making sh&%$ law pay you well

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utlaw2007
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making sh&%$ law pay you well

Postby utlaw2007 » Fri May 24, 2013 5:44 pm

I have posted on here before about topics relating to this topic. But I haven't really touched upon this aspect. Most of my previous posts have related to acquiring the skills necessary to be in this position to generate very large amounts of revenue. This thread focuses more on the business aspects of this. It is these business aspects that really are the foundation to experiencing great financial success as a small law firm owner.

People on this forum refer to this sort of law practice as sh*&% law. I play along and have referred to it as such since that seems to be the official designation of this type of law practice. However, I find it rather absurd to refer to this sort of law practice by that designation when there is a possibility of generating revenue that puts biglaw partner revenue sharing amounts to shame. I'm not professing that this is the norm or even likely. Making this kind of money is not. But all of the stats that suggest what solos make lump all solos and small law firms into one category. Traffic ticket lawyers are lumped together with catastrophic personal injury lawyers. Social Security lawyers are lumped together with contingency fee contract/commercial litigation lawyers. As you can see, the practice areas are completely different. However, this forum fails to distinguish those things. But more importantly, the amount of revenue from these various practice areas is vastly different and dependent upon the practice area, the demand for that practice area, and the ability of the lawyer practicing that practice area. Elements of marketing and business planning concerning these areas are of paramount importance. I've already discussed the ability of the lawyer and how to obtain and optimize those skills. This thread will focus on the first two factors concerning demand and the actual practice area.

In no way am I suggesting that going solo is a likely path to riches. The odds are greatly stacked against that. But what I am suggesting is that a significant part of whether you get to the pot at the end of the rainbow greatly depends on what type of decisions you make as a solo or small firm owner.

I have not had a firm for that long. But my revenue has ranged from the low six figures to seven figure range. If anyone is making over 7 figures practicing law as a solo or small firm owner, I hardly doubt the law that lawyer is praciticing is sh*&%, worthy of being looked down upon.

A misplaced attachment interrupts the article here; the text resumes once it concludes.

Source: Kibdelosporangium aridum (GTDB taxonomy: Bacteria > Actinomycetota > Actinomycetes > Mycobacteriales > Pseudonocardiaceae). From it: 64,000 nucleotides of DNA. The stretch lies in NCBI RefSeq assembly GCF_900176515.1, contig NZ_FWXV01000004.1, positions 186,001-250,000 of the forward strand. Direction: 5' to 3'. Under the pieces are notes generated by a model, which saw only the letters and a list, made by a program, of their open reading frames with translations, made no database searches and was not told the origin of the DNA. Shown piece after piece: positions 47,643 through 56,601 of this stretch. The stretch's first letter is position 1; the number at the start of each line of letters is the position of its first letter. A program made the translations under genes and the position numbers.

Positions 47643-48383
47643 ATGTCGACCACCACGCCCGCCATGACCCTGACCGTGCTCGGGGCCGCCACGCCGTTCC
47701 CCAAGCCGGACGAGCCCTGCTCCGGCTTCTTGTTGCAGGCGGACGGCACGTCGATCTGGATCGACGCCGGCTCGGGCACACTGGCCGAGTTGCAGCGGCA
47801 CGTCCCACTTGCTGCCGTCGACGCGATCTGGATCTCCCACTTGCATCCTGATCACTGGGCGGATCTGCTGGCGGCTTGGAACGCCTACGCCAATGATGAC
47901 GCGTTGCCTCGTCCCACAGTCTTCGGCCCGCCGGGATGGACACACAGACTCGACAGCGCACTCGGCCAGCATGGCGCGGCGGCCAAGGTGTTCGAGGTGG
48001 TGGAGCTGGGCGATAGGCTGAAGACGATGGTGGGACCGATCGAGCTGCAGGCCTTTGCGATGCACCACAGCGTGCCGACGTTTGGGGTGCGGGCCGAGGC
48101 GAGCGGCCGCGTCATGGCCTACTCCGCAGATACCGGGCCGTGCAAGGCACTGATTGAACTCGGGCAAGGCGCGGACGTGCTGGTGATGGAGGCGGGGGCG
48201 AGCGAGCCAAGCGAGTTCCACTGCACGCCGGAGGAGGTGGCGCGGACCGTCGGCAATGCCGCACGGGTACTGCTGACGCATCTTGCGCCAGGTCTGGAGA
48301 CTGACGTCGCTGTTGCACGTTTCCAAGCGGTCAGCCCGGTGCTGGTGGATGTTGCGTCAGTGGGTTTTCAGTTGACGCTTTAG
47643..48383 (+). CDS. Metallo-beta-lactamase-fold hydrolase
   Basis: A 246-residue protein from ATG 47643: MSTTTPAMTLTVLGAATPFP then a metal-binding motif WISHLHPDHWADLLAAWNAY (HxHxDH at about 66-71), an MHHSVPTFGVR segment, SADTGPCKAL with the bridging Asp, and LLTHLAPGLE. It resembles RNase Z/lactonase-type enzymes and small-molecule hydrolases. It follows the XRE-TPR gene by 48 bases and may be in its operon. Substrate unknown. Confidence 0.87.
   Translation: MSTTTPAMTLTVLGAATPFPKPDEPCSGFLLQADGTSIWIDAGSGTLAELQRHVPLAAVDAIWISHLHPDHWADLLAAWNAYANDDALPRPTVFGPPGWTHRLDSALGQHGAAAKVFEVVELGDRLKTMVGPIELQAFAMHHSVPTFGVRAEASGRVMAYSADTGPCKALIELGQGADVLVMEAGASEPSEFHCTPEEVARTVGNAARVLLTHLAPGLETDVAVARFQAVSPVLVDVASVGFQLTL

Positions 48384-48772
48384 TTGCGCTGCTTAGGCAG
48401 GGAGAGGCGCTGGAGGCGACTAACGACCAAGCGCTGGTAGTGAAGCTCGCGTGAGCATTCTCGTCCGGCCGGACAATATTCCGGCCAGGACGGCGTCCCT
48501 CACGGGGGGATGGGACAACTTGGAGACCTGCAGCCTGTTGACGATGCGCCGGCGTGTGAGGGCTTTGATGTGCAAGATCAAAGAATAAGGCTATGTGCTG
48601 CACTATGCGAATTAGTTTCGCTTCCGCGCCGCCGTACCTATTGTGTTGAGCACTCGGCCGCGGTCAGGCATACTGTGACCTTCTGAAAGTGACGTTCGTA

I will share my experiences and those of other successful colleagues. Much of what I say is going to be anecdotal. There is just no way around that. But I will also attempt to highlight the general business principles that can lead to success and those common business actions or lack thereof that lead to failure.

So I won't feel like I'm talking to a wall, I'll try to impart all of this information through a question and answer format. It's more interesting that way. And I'm pretty busy these days so I need every reason to stay involved in this thread. So ask away...

I wasn't sure what forum to put this in because it doesn't really concern employment since you are working for yourself.
Last edited by utlaw2007 on Fri May 24, 2013 11:42 pm, edited 2 times in total.

Redfactor
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Re: making sh&%$ law pay you well

Postby Redfactor » Fri May 24, 2013 6:00 pm

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Last edited by Redfactor on Mon Sep 09, 2013 6:57 pm, edited 1 time in total.

utlaw2007
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Re: making sh&%$ law pay you well

Postby utlaw2007 » Fri May 24, 2013 10:46 pm

Redfactor wrote:Thanks, UTLaw for sharing your knowledge / experiences!

I figure the most important aspect of being a successful "small law" is to bring in business. But more than just clients, clients who pay and pay well.

My question is, do you find yourself active within your community in terms of small business organizations / local politics and basically constantly networking? Have you found that to be productive or in your experiences are there just too many lawyers desperate to hand out cards at these types of events?